Add to these scenes and histories that Hamilton Palace, in its beautiful park, lies within a mile of the Bothwell brig, and it must be admitted that no poetess could desire to be born in a more beautiful or classical region. Joanna Baillie's father was at the time of her birth minister of Bothwell. When she was four years old he quitted it, and was removed to different parishes, and finally, only three years before his death, was presented to the chair of divinity at Glasgow. After his death Miss Baillie spent with her family six or more years in the bare muirlands of Kilbride, a scenery not likely to have much attraction for a poetical mind, but made agreeable by the kindness and intelligence of two neighboring families. She never saw Edinburgh till on her way to England when about twenty-two years of age. Before that period she had never been above ten or twelve miles from home, and, with the exception of Bothwell, never formed much attachment to places. Since then she has only seen Scotland as a visitor, and at distant intervals.

For many years Joanna Baillie has been a resident of Hampstead, where she has been visited by nearly all the * great writers of the age. Scott, as may be seen in his letters to Joanna Baillie, delighted to make himself her guest, and on her visit to Scotland, in 1806, she spent some weeks in his house at Edinburgh. From this time they were most intimate friends ; she was one of the persons to whom his letters were most frequently addressed, and he planted, in testimony of his friendship for her, a bower of pinasters, the seeds of which she had furnished, at Abbotsford, and called it Joanna's bower. In 1810 her drama, The Family Legend, was through his means brought out at Edinburgh. It was the first new play brought out by Mr. Henry Siddons, and was very well received, a fortune which has rarely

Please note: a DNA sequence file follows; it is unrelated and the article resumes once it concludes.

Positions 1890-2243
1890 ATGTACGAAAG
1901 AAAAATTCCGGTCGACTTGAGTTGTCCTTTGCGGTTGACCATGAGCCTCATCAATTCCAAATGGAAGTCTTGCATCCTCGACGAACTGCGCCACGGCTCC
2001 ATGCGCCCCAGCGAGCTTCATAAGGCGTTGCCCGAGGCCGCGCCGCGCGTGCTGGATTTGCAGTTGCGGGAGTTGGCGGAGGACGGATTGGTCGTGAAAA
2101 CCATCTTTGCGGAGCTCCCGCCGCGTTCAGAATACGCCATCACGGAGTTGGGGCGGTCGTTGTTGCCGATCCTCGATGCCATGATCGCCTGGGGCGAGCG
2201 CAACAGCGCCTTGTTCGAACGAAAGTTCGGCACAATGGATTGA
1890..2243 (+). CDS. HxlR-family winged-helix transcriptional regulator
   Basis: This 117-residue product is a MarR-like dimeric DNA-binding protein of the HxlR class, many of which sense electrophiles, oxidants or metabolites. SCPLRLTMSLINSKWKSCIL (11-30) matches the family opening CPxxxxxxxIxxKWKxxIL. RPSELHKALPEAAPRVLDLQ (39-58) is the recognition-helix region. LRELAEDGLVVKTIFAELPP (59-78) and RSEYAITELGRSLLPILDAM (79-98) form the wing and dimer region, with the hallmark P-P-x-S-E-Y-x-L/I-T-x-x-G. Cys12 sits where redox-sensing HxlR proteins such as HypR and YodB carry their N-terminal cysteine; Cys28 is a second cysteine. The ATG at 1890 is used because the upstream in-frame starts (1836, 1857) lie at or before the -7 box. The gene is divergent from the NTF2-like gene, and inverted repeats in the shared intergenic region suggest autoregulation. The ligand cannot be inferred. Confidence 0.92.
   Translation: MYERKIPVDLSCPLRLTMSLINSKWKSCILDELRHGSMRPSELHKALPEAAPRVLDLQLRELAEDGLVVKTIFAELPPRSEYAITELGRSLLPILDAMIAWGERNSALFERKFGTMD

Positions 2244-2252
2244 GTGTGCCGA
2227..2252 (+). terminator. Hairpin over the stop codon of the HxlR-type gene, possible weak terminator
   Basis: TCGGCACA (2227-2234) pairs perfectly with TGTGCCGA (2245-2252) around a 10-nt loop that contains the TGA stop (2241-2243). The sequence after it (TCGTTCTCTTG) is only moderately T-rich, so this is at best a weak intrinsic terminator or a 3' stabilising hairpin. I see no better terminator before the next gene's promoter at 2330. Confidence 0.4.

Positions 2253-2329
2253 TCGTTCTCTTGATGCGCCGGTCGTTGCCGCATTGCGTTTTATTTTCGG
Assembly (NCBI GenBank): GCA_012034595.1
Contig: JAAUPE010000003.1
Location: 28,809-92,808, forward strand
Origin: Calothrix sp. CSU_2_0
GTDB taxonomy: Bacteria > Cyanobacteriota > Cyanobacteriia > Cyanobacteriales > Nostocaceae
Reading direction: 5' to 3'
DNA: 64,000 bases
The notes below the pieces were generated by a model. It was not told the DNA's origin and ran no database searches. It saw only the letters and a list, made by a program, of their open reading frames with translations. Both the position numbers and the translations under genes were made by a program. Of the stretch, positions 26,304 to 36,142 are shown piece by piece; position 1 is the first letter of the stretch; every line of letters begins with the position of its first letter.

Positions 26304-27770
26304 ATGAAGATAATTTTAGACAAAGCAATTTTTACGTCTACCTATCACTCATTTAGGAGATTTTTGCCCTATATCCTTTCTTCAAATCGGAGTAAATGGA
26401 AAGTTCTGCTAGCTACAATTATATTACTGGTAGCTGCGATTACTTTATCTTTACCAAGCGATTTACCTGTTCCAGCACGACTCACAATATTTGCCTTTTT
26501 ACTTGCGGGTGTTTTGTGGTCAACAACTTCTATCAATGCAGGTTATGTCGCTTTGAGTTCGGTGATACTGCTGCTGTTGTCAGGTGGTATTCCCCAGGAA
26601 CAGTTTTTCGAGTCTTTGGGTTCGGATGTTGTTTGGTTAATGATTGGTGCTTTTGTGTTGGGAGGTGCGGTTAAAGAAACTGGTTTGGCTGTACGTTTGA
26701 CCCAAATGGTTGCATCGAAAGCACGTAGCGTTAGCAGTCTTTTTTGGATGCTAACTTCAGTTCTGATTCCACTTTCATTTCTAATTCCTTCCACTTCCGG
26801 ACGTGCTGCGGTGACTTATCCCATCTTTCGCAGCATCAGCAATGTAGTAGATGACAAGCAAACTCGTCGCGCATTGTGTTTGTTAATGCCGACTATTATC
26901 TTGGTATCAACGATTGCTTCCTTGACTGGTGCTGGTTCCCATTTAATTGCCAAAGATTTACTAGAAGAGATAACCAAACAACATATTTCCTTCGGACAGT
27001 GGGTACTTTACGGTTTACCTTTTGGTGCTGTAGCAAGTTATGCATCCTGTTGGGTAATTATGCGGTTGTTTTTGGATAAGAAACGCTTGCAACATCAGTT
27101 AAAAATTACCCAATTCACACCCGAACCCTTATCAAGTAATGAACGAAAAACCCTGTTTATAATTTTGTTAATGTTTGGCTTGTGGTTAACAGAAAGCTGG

attended her able tragedies, which are imagined to be more suitable for the closet than the stage. There they will continue to charm, while vigor of conception, a clear and masterly style, and healthy nobility of sentiment, retain their hold on the human mind.

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WILLIAM WORDSWORTH. WILLIAM WORDSWORTH was born at Cockermouth on the 7th of April, 1770. He was educated at Hawkeshead school, in High Furness, and at St. John's College, Cambridge. He had several brothers. One was lost at sea, as commemorated in his poems in various places, as in vol. iï. p. 96, in the sixth poem on the naming of places; and in vol. iv. p. 332, in Elegiac Stanzas ; and again in the very next poem-To the Daisy. He was, as we learn from a note, commander of the East India Company's vessel, the Earl of Abergavenny. Another brother was the late Master of Trinity College, Cambridge; and a third, a solicitor in Staples inn. On quitting college, he lived some time in the west of England, and then traveled abroad; resided a year and a half in France, at Orleans, Nantes, Paris, etc. He then went into Germany. In these countries he traveled much on foot, and often quite alone; passing through the